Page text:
There are many different tour options available, but tickets can only be purchased up to 30 days in advance. The quickest and least expensive tour is the “Fenway in Fifteen,” which, as the name describes, is a 15-minute tour for $15 (children under 3 are free). The most popular is a 60-minute guided tour that allows you to see most of the ballpark ($21 for adults; $15 for children; $17 for military; children under 3 are free).
Tickets are sold on a first-come, first-served basis starting at 8:30am (no advance ticket sales available). The tour will even take you to the top of the Green Monster, the famous left-field wall. Most tours cost $35, although on certain game days tour prices will cost slightly more. Of course, if you can catch an actual game, we fully recommend that, too!
6. New England Aquarium
The New England Aquarium is home to a wide spectrum of marine life. There are two touch tanks where kids can touch starfish, sea urchins, sting rays and epaulette sharks. There is also a four-story ocean tank where you can see a coral reef with more than 800 animals, especially Myrtle the green sea turtle, the most well-known creature in the aquarium.
There are daily activities such as penguin feeding, harbor-seal training and live-animal presentations, so time your visit accordingly. The museum is also the home to New England’s largest IMAX screen, where you can watch nautical-themed films. Tickets are $31 per adult, $22 per child and seniors are $29. The aquarium offers many discounts, such as free admission to teachers in New England and military discounts.
7. Museum of Science
The Museum of Science is one of my favorite indoor activities for kids. With more than 700 exhibits and live presentations, you can easily spend a half-day exploring. There are hands-on activities, challenges to complete and an entire live butterfly world. The life-size dinosaurs are a huge hit and the lightning show is incredible, although younger kids might be a bit scared. There are also rotating temporary exhibits.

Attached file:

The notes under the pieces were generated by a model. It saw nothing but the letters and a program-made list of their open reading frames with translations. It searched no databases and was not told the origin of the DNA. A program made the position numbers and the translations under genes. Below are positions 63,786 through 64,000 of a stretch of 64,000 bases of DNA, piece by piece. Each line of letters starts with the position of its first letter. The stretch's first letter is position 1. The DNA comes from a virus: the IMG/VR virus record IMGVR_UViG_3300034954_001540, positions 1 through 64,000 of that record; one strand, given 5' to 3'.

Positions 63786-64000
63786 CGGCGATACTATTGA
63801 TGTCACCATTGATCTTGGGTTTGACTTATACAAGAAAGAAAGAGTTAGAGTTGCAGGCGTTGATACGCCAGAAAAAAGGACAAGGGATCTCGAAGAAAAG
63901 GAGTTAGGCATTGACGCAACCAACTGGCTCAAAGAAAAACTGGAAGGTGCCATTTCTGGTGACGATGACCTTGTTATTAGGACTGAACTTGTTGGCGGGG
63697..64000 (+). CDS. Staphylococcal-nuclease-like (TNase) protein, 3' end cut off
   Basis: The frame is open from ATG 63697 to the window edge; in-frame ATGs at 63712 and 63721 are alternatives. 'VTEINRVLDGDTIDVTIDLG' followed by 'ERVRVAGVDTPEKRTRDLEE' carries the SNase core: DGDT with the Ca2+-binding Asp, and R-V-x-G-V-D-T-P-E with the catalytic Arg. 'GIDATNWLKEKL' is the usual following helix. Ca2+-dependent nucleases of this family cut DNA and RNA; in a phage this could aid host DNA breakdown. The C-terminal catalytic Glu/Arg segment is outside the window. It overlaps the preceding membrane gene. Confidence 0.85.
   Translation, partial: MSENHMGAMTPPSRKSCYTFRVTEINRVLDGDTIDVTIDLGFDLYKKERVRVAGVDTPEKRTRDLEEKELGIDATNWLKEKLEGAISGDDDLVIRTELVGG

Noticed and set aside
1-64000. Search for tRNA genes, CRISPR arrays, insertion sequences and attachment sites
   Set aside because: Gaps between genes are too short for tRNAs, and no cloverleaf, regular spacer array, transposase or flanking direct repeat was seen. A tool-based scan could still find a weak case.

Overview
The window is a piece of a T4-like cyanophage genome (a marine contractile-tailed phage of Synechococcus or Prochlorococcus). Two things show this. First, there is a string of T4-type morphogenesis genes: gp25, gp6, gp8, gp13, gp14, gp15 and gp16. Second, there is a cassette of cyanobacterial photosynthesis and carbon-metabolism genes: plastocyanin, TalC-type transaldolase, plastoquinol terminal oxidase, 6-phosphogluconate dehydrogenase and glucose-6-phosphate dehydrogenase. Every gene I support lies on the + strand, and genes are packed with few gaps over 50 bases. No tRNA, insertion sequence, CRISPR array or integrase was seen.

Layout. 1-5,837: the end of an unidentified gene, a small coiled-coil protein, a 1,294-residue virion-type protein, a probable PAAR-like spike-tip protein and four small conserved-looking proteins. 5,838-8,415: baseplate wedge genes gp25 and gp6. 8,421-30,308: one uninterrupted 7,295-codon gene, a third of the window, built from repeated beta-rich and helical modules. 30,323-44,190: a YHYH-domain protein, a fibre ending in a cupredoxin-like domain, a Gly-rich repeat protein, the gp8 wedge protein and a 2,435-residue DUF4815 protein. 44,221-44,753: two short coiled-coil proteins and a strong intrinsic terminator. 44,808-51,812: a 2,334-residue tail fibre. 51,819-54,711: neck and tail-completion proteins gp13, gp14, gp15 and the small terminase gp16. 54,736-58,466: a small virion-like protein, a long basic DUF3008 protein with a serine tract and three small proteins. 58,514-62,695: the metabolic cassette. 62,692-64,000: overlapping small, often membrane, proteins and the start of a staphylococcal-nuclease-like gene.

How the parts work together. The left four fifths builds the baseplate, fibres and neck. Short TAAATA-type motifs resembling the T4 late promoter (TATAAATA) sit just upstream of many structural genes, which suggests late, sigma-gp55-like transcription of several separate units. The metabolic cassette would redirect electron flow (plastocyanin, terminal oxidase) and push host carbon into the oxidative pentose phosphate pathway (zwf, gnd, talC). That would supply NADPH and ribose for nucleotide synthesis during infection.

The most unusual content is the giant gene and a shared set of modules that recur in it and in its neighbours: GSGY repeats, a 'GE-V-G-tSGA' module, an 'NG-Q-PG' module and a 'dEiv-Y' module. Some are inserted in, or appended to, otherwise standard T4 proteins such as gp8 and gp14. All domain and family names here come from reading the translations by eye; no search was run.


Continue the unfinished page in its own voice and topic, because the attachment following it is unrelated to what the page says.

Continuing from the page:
Within the museum are the Mugar Omni Theater and Charles Hayden Planetarium. At the Omni Theater, you can watch one of many IMAX films. The planetarium shows are great for those interested in space. For kids specifically, there are 4-D films that utilize known TV shows and characters to teach children about a particular theme (these shows are only 15 minutes in length).
Unfortunately, tickets to the Science Museum can be quite expensive. Purchasing in advance will save you a little money and will bring the admission price down to $26 per adult (seniors are $22) and $21 per child (under 3 is free). There are also additional charges to see the films and enter the butterfly garden.
8. Boston Children’s Museum
The Boston Children’s Museum is one of the oldest children’s museums in the world and is a great indoor activity. It has a massive three-story play space with a large climbing sculpture in the middle. The exhibits include a bubble room, a raceway, an art studio and a Japanese House. My kids’ favorite is the “Arthur and Friends” area, where the airplane is a major hit.
Tickets are $18 for kids and adults; children under 1 are free. If you happen to be in Boston on a Friday evening, tickets are actually just $1 between 5–9pm. New England teachers (grades K–8) and United States Armed Forces active-duty personnel receive complimentary admission.